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This recipe provides a guide for configuring IBM InfoSphere Information Server DataStage to connect to Hive using a bundled DataDirect JDBC driver as a source or target within a job design.


IBM InfoSphere Information Server 9.1, 11.3, 11.5, or 11.7 and later (11.5 or later preferred)

Hive Server

DataDirect JDBC Driver (bundled with IBM InfoSphere Information Server)

Other third party JDBC drivers may be used, but configuration steps for the JDBC URL, etc may vary.  Please see the driver vendor's documentation for details.


  1. Hive JDBC Driver

    It is important to obtain the latest DataDirect Hive JDBC driver to benefit from known fixes and performance improvements.

    To get the current version of your Hive driver:

    java -cp <location_of_IShive.jar> com.ibm.isf.jdbc.hive.HiveDriver

    IShive.jar is typically located in: /opt/IBM/InformationServer/ASBNode/lib/java so the full command would be:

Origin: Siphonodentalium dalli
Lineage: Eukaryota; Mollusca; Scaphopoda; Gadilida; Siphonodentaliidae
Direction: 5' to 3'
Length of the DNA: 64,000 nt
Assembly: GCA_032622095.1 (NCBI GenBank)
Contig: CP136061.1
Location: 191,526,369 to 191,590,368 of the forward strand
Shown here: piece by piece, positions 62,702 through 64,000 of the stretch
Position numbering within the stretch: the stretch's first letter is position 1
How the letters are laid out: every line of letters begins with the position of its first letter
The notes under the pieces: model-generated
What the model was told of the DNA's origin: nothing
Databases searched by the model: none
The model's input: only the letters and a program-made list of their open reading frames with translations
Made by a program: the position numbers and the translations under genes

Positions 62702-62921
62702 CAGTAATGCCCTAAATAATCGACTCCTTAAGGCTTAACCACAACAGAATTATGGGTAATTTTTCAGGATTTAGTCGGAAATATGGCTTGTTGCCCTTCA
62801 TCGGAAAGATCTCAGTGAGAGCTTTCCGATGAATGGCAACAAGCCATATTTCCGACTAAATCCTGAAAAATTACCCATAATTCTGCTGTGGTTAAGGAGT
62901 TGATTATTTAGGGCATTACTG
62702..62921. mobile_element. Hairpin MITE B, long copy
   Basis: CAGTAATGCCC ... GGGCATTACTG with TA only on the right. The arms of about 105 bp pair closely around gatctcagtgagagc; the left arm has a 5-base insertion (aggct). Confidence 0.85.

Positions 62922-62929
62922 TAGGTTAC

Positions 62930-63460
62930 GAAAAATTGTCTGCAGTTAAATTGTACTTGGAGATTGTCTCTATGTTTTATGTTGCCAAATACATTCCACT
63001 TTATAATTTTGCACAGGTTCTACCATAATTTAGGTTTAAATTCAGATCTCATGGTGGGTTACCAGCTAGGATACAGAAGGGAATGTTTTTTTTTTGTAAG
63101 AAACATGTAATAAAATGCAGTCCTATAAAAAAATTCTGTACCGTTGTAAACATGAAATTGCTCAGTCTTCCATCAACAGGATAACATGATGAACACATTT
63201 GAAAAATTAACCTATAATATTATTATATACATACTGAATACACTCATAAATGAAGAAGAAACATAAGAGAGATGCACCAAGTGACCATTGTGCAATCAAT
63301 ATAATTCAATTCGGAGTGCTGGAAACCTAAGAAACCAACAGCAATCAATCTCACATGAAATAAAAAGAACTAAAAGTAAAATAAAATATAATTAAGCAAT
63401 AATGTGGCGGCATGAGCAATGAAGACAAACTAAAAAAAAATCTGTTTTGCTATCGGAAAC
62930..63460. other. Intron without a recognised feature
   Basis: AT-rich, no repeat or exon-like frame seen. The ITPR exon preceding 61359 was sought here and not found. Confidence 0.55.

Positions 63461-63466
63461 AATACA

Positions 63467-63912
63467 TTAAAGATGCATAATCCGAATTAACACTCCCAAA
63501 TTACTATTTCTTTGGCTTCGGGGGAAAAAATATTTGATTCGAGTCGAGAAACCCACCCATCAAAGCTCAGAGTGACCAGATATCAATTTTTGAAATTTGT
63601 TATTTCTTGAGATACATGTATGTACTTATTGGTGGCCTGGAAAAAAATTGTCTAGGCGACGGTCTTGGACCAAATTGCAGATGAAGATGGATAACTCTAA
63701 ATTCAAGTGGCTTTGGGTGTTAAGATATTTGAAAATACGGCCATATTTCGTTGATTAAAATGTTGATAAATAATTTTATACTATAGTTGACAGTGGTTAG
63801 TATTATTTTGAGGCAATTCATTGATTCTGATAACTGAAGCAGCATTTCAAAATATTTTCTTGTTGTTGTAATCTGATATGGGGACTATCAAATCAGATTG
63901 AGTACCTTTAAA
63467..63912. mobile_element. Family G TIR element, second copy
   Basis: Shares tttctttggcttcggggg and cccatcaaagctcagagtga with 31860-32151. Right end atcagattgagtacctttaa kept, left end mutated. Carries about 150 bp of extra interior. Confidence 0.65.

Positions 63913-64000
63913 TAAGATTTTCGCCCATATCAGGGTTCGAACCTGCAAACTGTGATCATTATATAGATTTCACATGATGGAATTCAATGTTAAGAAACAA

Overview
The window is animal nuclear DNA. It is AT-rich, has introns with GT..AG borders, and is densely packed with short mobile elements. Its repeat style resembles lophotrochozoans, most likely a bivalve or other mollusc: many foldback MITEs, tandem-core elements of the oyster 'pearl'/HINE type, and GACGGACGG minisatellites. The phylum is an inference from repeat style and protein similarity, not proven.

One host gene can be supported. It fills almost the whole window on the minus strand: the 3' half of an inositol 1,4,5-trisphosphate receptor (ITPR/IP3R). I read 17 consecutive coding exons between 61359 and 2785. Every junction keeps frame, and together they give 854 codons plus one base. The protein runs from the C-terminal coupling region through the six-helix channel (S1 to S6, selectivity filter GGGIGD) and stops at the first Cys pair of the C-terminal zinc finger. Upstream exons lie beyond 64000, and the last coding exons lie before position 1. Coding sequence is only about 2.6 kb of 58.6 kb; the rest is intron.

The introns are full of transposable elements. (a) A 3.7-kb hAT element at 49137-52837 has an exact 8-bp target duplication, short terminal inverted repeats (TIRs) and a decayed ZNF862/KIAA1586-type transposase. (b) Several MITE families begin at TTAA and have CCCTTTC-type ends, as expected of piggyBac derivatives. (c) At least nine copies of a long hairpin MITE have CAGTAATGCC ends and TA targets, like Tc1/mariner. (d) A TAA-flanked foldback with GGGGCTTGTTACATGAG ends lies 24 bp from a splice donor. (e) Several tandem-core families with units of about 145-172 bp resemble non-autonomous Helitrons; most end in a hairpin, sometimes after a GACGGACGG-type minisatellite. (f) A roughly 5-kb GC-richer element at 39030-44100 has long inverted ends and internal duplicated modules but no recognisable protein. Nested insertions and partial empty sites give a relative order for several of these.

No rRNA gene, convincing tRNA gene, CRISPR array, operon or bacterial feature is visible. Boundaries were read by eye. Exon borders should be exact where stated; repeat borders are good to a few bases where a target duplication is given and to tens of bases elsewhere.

java -cp /opt/IBM/InformationServer/ASBNode/lib/java/IShive.jar com.ibm.isf.jdbc.hive.HiveDriver

    JR56156 is a more recent version of the driver and can be obtained by installing 11.5 Fix Pack 2 or contacting IBM Support.


    If you require HTTP transport Mode support which might be needed if you were trying to connect through a services such as Knox, etc you must use JR58858 or later version of the DataDirect JDBC driver.

  2. IBM JDK

    All stages: JDBC Connector, Hive Connector, and File Connector (Hive Table create option) rely on the IBM JDK for the JVM that is used to establish the JDBC connection.